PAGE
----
Tuesday, 4 Oct 2022

UK’s nuclear bunkers mapped as Putin threatens retaliation

Russian missile strikes just metres from nuclear plant

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Vladimir Putin’s latest threat to unleash Russia’s nuclear arsenal has spooked those living in countries allied to Ukraine. The Russian premier promised he wasn’t bluffing when he reminded the West his administration “possesses various means of destruction”. The most recent threats have held more gravity than those issued in previous months and will have prompted more people to inquire about nuclear bunkers.

Where are the UK’s nuclear bunkers?

The UK is home to hundreds of nuclear bunkers, most of which popped up during the Cold War from the 1950s onward.

According to Subterranea Britannica, there are 269 scattered across England, Scotland and Wales.

The vast majority are in the southeast, in some of the country’s most popular areas.

Subterranea Brittanica lists 128 in the region, 57 of which are to the Northwest of London.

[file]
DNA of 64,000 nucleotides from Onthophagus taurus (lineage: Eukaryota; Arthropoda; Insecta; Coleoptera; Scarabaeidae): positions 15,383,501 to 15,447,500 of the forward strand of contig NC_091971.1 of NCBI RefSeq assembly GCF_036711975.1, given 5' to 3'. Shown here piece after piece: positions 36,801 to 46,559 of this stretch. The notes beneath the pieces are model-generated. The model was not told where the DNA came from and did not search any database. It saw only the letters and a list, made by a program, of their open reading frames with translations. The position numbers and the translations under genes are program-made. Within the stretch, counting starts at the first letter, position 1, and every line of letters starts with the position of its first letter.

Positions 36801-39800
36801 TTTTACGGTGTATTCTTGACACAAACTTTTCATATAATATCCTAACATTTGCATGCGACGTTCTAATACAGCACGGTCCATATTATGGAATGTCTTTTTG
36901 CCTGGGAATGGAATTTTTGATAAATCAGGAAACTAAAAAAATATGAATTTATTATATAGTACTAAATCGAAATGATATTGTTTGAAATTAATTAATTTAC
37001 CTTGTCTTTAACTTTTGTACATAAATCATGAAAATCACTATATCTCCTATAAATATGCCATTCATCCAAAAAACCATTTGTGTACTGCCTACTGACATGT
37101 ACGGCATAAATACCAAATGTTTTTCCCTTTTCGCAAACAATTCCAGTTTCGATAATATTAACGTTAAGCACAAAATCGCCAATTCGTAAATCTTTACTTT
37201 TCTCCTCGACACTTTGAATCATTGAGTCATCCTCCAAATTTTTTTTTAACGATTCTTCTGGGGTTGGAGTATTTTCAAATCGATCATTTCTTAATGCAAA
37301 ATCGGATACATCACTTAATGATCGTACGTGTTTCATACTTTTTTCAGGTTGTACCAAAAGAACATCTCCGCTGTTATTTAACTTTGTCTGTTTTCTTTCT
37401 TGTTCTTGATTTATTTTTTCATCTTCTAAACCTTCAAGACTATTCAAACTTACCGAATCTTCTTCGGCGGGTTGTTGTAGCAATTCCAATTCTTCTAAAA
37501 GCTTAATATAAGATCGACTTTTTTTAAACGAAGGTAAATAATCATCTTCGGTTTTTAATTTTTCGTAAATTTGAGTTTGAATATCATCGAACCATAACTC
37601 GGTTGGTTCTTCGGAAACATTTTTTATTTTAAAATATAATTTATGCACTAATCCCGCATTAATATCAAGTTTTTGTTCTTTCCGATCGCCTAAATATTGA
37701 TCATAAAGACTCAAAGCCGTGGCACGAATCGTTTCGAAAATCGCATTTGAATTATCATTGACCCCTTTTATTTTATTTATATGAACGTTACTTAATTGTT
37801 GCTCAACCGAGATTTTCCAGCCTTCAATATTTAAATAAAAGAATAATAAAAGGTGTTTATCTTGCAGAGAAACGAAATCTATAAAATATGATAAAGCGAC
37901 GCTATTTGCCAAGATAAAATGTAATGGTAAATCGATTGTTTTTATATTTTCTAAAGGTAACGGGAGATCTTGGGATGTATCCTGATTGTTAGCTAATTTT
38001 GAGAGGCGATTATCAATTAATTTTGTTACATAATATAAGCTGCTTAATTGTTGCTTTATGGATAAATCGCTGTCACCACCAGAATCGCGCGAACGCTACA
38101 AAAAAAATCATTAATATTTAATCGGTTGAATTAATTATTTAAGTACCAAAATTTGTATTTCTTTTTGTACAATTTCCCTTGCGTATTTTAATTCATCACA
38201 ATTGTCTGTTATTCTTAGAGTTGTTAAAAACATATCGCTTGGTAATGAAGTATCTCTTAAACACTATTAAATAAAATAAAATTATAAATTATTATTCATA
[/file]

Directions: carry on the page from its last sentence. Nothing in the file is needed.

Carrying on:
Wales has 10, Scotland has over 20, and Northern Ireland has around five.

Most of these locations built as nuclear bunkers are now decommissioned, with only a limited proportion in still active use.

The active few operate as emergency control rooms that help officials coordinate local emergencies like flooding.

The UK’s active emergency control rooms include:

  • RAF Boulmer
  • RAF High Wycombe
  • HMS Northwood
  • RAF Rudloe Manor
  • MOD Bunker (Pindar bunker)

Decommissioned bunkers have attracted people’s attention regardless as the war in Ukraine develops.

Mike Parrish, the caretaker of Kelvedon Hatch, a decommissioned nuclear bunker in Essex, said interest has increased since the war in Ukraine began.

When asked about interest by the Daily Telegraph, he said: “Yes, quite a lot of interest.

“And emails, mainly from people saying: ‘Money is no object, how much would it cost to rent the place for a year or five years?'”

How do nuclear bunkers work?

The average nuclear bunker lies several hundred metres under the earth’s surface with a fortified entry building.

Materials used to shore up the buildings are usually fibreglass and composite, providing a robust defence against explosions.

Most, especially private bunkers, come equipped with functions beyond those offered by modern houses.

Many possess plumbing systems, a water filter and generators keeping inhabitants alive and comfortable after a nuclear attack.

Bunker doors keep them sealed from the outside, preventing potential nuclear fallout from entering the complex.

Ageing nuclear bunkers are less likely to prove as protective as more modern incarnations.

Nuclear weapons development has rapidly accelerated since the Cold War, and up-to-date arsenals are better equipped to hit deeper targets.

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